It is hoped that on this Galungan day, the mind can be pure and clean, and all negative influences can be lost.
Words: Kumparan Travel
Images: Ruben Hutabarat
WELCOME TO YOGA AT PYRAMIDS OF CHI!
Pyramid Power + Vinyasa Flow + Yin Yoga
Housed in the Pyramid of the Earth, overlooking terraced rice fields for as far as the eye can see on one side and our serene, meditative gardens on the other. The energy in this mostly teak and iron wood Pyramid must be felt to be believed. The space can be completely opened to the elements or safely closed with controlled temperature and surround sound stereo.
You will receive a refreshing a welcome juice on arrival, sanitised yoga mats and blocks for your session and free flow, filtered water throughout. Please, bring your own towel.
Vinyasa Flow is a style of yoga that links movement and breath to attain balance in the mind and body.
From Sanskrit “to place in a special way,” vinyasa aligns a deliberate sequence of poses with the breath to achieve a continuous flow. Inhalation is usually connected to upward, open movements, while exhalation is often tied to downward movements or twists.
The variable nature of Vinyasa Yoga helps to develop a more balanced body as well as prevent repetitive motion injuries that can happen if you are always doing the same thing every day.
Saturday’s, 9am – 10am
Yin Yoga is a slow-paced style of yoga as exercise with asanas (postures) that are held for longer periods of time.
For beginners, it may range from two to five minutes; more advanced practitioners may stay in one asana for ten minutes or more.
Yin Yoga poses apply moderate stress to the connective tissues of the body—the tendons, fascia, and ligaments—with the aim of increasing circulation in the joints and improving flexibility.
A meditative approach to yoga, its goals are awareness of inner silence, and bringing to light a universal, interconnecting quality, release deep held tension, emotion and resistance. It is a wonderful balance to a Yang (Vinyasa/Hatha) practice.
Sunday’s, 9am – 10am
We have partnered with Yoga Saraswati, Ubud to provide highly trained and experienced Indonesian instructors so you may be confident, comfortable, and safe during your session.
WE ARE WITH YOU BALI!
Ubud, Bali, Indonesia.
The COVID-19 pandemic has devastated the hearts of the global community. But there is light at the end of this dark tunnel, and it is glorious and beautiful! Restrictions are slowly lifting around the world and this includes right here in Bali. The Pyramids of Chi are now open following strict COVID-19 safety protocols and we are ready to spread our good vibrations once again!
If you remained in Bali during this crisis, like us, you must LOVE the Island of the Gods, and WE ARE WITH YOU! To support the community during these uncertain times we are offering *30% OFF all scheduled Pyramid sessions so you can enjoy more healing, more of the time. After enduring isolation, we could all do with a little bit of that!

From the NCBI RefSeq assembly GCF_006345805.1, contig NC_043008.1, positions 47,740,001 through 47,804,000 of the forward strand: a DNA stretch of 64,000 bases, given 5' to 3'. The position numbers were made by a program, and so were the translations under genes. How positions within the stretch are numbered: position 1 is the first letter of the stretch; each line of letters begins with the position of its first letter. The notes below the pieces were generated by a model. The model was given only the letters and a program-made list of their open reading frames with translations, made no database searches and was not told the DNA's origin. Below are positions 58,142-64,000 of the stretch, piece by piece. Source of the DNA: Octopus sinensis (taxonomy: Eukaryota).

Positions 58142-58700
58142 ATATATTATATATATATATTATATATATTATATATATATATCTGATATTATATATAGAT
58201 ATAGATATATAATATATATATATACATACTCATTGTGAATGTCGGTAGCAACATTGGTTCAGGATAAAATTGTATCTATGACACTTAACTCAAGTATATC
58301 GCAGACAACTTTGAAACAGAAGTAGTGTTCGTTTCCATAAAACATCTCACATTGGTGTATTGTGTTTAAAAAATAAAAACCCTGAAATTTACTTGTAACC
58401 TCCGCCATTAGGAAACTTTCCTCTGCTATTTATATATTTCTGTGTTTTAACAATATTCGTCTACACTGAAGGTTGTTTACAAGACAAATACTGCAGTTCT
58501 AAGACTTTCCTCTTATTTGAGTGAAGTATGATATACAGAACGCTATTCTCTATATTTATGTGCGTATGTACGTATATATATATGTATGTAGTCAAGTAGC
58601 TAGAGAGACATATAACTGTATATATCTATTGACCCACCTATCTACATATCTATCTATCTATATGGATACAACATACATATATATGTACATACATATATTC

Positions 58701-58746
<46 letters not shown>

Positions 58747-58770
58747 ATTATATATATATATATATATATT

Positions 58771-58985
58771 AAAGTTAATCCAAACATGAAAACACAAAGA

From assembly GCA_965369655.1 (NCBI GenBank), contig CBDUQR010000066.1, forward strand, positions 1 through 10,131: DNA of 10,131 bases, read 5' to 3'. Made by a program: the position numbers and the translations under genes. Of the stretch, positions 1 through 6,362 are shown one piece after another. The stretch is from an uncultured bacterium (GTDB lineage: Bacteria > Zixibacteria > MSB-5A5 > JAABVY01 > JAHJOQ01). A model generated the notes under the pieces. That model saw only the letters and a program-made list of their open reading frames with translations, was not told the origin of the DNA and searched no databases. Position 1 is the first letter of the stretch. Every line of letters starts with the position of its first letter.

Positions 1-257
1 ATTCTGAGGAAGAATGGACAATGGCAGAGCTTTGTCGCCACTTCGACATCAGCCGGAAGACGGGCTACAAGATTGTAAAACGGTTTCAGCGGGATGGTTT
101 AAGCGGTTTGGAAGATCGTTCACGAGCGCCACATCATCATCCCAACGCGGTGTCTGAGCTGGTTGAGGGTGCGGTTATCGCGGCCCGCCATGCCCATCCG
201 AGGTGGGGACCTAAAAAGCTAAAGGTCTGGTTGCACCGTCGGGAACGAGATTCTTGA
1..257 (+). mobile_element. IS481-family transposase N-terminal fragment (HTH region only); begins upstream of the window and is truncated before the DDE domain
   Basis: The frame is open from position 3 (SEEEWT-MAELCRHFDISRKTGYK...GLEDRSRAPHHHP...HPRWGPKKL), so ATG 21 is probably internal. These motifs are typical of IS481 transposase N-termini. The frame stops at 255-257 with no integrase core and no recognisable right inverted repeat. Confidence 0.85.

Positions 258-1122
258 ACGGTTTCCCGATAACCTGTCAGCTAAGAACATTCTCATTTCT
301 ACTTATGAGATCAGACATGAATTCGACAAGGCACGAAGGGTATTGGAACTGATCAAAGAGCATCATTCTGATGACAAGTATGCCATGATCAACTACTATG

We can use this time that has been given to us for positive change. Meditation and relaxation have been proven to boost your immune system. Tune out of the world news and tune into yourself. Together we will adapt, overcome, and welcome a new world.
The Pyramids Café is also open to nourish the community with our ‘Food as Medicine’ menu. Regardless if you are booking a session, drop in to enjoy our relaxing open-air café or our serene, meditative gardens. We are here for the community as a refuge and relaxation haven at this time.
We are with you Bali, and we love you!
For more information on sessions and pricing, please visit www.pyramidsofchi.com
Opening hours: 7-days, 12:00pm – 6:00pm
*Terms & Conditions: Offer begins 12/06/2020 and expires 01/10/2020, supersedes free meal offer, not in conjunction with any other offer. Offer does not apply to Moon Ceremonies, Commercial and group rates, and private and one on one sessions.
ABOUT PYRAMIDS OF CHI:
The Pyramids of Chi is an innovation to the world through the combination of Pyramid Power, Sacred Geometry, Polar Alignment, Ancient Sounds, and the ever-present magical energy of Bali.
We offer regular events including sound healing, light therapy, cacao ceremonies, breath and voice workshops, spiritual awakening, yoga and more with positive vibrations and Pyramid Power, 7-days a week.
Complementing our sessions, we offer our ‘Food as Medicine’ open-air café, memorable and meaningful Gift Shop, and serene, meditative gardens.
Power of Pyramids + Power of People + Power of Frequency = The Ultimate Sound Healing Experience
We invite you to enter the Pyramids of Chi’s virtual ceremonies of frequency; A sacred experience to untether your mind during these strange times. This debut series brings together our sound medicine practitioners for transmissions full of ancient wisdom and healing to support you, wherever you may be, and to support a new dream for our planet. An array of physiological effects begin to happen whenever detachment from the mind occurs. Our wish is for this series to provide you a space of ease, to breathe, release & simply, be... aho!